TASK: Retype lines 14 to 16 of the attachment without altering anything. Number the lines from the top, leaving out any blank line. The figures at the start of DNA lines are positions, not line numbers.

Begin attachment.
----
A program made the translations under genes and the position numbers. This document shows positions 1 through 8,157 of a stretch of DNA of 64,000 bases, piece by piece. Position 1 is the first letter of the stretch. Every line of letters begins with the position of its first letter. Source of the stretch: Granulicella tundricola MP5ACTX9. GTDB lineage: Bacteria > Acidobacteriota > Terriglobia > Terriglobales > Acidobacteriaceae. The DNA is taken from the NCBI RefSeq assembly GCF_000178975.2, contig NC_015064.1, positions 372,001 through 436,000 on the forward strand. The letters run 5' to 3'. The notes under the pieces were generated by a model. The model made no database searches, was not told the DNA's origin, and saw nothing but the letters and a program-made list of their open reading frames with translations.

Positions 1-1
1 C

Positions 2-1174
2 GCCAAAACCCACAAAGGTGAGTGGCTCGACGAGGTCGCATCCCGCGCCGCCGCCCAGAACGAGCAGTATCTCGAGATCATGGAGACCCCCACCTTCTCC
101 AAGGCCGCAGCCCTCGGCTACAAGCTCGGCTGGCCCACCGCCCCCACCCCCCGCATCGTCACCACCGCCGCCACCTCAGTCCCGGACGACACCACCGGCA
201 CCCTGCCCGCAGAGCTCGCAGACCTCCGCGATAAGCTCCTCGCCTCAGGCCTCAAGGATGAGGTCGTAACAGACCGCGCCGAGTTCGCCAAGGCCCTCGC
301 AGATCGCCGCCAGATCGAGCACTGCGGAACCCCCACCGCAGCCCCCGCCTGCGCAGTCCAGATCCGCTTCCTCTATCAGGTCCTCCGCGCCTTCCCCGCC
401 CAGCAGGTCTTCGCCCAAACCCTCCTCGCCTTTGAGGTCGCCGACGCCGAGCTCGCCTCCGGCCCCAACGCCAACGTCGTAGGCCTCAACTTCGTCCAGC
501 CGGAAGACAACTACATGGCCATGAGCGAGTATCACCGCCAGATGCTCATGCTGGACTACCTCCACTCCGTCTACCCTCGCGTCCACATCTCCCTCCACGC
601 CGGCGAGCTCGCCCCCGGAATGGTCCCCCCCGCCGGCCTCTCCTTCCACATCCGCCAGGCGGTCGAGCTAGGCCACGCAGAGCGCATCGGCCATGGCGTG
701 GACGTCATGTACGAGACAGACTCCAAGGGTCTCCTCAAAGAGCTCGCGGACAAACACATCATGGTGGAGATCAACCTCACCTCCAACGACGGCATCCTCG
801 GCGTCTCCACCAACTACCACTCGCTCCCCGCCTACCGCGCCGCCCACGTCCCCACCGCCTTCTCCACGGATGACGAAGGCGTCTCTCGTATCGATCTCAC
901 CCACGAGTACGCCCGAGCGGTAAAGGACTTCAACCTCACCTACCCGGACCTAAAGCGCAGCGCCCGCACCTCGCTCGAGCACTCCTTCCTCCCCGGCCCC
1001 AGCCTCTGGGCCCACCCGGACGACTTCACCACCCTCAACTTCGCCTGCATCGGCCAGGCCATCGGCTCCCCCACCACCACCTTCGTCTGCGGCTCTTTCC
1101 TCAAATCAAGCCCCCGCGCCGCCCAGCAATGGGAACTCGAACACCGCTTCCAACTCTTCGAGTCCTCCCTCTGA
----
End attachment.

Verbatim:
901 CCACGAGTACGCCCGAGCGGTAAAGGACTTCAACCTCACCTACCCGGACCTAAAGCGCAGCGCCCGCACCTCGCTCGAGCACTCCTTCCTCCCCGGCCCC
1001 AGCCTCTGGGCCCACCCGGACGACTTCACCACCCTCAACTTCGCCTGCATCGGCCAGGCCATCGGCTCCCCCACCACCACCTTCGTCTGCGGCTCTTTCC
1101 TCAAATCAAGCCCCCGCGCCGCCCAGCAATGGGAACTCGAACACCGCTTCCAACTCTTCGAGTCCTCCCTCTGA